Willow, goat (Salix caprea)

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Goat willow is a deciduous broadleaf tree native to the UK, most of Europe and parts of Asia.

Common name: goat willow, pussy willow

Scientific name: Salix caprea
Family: Salicaceae

UK provenance: native

Interesting fact: goat willow and other broader-leafed species of willow (including grey willow) are sometimes referred to as 'sallows'. Goat willow is known as ‘great sallow’ and grey willow as ‘common sallow’. Both species are also sometimes called 'pussy willow' after the silky grey male flowers, which resemble a cat's paws. 

What does goat willow look like?

Overview: mature trees grow to 10m and can live for 300 years. The bark is grey-brown and develops diamond-shaped fissures with age. Twigs are hairy at first but become smooth, and can appear red-yellow in sunlight. 

Leaves: unlike most willows, the leaves are oval rather than long and thin. They are hairless above, but with a felty coating of fine grey hairs underneath, and have a pointed tip which bends to one side. 

Flowers: goat willow is dioecious, meaning male and female flowers grow on separate trees, in early spring. Male catkins are grey, stout and oval, which become yellow when ripe with pollen. Female catkins are longer and green.

Fruits: once pollinated by wind, female catkins develop into woolly seeds. Most willows can also propagate themselves by lowering their branches to the ground, which then develop roots.

Look out for: the tips of the leaves often appear bent to one side and are densely hairy below and slightly hairy above. Catkins appear before the leaves.

Could be confused with: there are several native willow species in the UK and many hybridise with one another, making them hard to identify. Goat willow often hybridises with the grey willow (Salix cinerea subsp. oleifolia), to which it is closely related.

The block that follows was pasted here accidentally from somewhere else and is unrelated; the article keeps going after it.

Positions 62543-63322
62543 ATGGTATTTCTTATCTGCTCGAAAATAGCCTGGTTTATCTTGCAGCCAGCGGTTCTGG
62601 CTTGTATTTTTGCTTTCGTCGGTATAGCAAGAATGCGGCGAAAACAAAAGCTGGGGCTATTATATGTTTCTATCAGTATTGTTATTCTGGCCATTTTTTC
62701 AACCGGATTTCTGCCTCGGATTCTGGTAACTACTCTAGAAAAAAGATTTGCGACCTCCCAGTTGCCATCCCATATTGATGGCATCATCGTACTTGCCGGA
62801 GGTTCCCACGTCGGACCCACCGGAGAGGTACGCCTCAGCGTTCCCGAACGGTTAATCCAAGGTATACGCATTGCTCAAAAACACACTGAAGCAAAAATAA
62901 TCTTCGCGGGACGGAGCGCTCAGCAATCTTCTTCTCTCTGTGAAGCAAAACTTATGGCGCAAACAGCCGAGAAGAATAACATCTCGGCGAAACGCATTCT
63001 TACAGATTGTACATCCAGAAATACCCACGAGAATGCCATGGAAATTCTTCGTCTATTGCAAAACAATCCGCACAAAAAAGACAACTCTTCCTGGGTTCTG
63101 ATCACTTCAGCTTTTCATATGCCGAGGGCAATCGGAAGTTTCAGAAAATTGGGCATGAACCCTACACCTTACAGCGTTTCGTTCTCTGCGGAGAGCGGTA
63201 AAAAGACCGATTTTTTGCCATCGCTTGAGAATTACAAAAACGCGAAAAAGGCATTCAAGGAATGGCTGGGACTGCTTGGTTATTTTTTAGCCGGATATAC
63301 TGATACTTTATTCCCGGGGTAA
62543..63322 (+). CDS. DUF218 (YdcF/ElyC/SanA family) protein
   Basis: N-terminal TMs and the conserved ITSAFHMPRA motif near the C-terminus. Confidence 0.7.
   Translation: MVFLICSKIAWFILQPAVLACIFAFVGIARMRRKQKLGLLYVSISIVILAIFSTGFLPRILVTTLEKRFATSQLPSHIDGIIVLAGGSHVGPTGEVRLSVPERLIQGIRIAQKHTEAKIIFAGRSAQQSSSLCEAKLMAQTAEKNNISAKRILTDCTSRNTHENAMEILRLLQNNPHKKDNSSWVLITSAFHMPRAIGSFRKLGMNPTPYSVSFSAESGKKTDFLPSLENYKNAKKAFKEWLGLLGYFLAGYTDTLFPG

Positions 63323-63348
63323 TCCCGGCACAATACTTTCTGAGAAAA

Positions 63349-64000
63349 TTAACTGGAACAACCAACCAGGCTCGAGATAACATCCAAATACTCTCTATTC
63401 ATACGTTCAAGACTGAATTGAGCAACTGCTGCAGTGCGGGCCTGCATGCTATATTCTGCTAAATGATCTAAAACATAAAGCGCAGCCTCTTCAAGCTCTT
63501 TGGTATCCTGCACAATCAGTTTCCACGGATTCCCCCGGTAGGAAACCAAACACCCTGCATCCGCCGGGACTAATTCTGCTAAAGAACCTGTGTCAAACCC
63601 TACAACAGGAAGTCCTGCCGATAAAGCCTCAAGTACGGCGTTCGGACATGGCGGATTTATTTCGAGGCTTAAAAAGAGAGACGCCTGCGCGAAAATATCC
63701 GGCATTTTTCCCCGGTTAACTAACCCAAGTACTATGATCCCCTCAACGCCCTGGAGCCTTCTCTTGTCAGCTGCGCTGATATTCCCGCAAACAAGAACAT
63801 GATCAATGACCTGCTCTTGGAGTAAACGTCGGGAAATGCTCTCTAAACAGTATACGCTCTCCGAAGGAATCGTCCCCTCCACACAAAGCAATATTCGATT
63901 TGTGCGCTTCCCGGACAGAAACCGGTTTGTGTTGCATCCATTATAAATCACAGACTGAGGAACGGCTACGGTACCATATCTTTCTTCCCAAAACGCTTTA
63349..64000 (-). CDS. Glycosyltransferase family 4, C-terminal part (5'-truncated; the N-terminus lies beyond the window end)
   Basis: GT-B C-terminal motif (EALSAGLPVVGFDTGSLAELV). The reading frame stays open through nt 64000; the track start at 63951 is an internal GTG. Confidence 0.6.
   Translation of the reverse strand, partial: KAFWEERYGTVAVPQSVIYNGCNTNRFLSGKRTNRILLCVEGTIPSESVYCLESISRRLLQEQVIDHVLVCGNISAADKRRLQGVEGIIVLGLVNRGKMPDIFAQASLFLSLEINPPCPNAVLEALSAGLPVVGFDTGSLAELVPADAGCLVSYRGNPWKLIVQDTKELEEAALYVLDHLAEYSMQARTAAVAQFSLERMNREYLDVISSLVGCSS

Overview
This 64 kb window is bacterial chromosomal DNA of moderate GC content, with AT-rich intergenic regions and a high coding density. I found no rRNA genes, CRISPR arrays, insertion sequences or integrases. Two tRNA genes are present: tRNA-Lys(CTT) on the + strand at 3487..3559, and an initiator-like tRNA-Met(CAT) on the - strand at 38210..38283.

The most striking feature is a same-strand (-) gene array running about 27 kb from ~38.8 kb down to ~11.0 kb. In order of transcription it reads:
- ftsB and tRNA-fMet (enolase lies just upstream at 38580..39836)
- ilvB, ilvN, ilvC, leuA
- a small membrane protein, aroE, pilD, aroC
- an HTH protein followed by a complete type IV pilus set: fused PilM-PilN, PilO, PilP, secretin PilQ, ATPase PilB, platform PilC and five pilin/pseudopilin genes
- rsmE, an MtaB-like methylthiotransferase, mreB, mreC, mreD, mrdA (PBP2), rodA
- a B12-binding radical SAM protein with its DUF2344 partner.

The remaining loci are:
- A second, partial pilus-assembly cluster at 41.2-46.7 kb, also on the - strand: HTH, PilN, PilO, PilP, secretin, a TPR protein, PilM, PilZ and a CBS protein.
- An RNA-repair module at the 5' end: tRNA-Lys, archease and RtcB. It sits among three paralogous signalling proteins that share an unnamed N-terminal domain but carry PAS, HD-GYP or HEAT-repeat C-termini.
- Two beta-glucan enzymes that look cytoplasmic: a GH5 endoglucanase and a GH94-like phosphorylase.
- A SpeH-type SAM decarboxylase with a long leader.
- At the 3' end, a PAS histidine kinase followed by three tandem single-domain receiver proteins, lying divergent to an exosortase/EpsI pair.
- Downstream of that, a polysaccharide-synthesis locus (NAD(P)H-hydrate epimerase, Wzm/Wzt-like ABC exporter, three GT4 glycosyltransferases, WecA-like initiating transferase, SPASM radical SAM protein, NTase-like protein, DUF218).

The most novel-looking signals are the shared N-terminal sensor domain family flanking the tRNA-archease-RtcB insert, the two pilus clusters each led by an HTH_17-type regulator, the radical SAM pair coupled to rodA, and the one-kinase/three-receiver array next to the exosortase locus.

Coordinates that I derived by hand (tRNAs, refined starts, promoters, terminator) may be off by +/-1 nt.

Identified in winter by: the greenish-brown rounded hairless buds are only slightly pressed close to the twig.

Where to find goat willow

It is found growing in woodland, hedgerows and scrub, and on damper, more open ground such as near lakes, streams and canals.

Value to wildlife

Goat willow foliage is eaten by caterpillars of a number of moths, including the sallow kitten, sallow clearwing, dusky clearwing and lunar hornet clearwing. It is also the main food plant for the purple emperor butterfly.

Catkins provide an important early source of pollen and nectar for bees and other insects, and birds use goat willow to forage for caterpillars and other insects.

Mythology and symbolism

All willows were seen as trees of celebration in biblical times, but this changed over time and today willows are more associated with sadness and mourning. Willow is often referred to in poetry in this way, and is depicted as such in Shakespeare's Hamlet, with Ophelia drowning near a willow tree. In northern areas, willow branches are used instead of palm branches to celebrate Palm Sunday.

How we use goat willow

Goat willow timber is soft and yellow in colour. Unlike most willows, its brittle twigs are not suitable for weaving, but traditional uses for its wood included clothes pegs, while the foliage was used as a winter feed for cattle. The wood also burns well and makes a good fuel. 

Traditionally willows were used to relieve pain, and the painkiller Asprin is derived from salicin, a compound found in the bark of all Salix species. 

Threats

White willow is fast-growing, but quite short-lived as trees are susceptible to watermark disease and willow anthracnose.

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